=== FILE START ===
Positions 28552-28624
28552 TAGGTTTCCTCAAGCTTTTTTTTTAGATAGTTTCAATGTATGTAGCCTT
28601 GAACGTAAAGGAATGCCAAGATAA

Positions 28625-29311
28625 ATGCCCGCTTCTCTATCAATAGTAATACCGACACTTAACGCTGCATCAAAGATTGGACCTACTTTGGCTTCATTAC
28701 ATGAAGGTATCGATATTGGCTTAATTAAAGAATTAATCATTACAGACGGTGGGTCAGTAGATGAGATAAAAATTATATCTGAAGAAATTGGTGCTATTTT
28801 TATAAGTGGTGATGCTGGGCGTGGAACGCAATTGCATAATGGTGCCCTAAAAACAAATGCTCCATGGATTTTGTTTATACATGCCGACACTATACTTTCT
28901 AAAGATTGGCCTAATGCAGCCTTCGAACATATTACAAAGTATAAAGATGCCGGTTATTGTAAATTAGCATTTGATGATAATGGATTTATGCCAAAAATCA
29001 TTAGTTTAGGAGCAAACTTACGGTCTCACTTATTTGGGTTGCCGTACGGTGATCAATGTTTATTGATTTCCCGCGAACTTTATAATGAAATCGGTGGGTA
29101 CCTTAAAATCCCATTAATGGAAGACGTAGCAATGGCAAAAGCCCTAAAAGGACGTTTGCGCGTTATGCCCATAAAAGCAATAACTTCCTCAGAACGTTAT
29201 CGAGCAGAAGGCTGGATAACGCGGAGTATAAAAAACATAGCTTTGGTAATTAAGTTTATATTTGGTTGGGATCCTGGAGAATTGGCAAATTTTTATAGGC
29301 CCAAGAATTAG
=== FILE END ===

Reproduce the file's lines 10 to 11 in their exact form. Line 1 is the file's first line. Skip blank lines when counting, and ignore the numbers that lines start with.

29101 CCTTAAAATCCCATTAATGGAAGACGTAGCAATGGCAAAAGCCCTAAAAGGACGTTTGCGCGTTATGCCCATAAAAGCAATAACTTCCTCAGAACGTTAT
29201 CGAGCAGAAGGCTGGATAACGCGGAGTATAAAAAACATAGCTTTGGTAATTAAGTTTATATTTGGTTGGGATCCTGGAGAATTGGCAAATTTTTATAGGC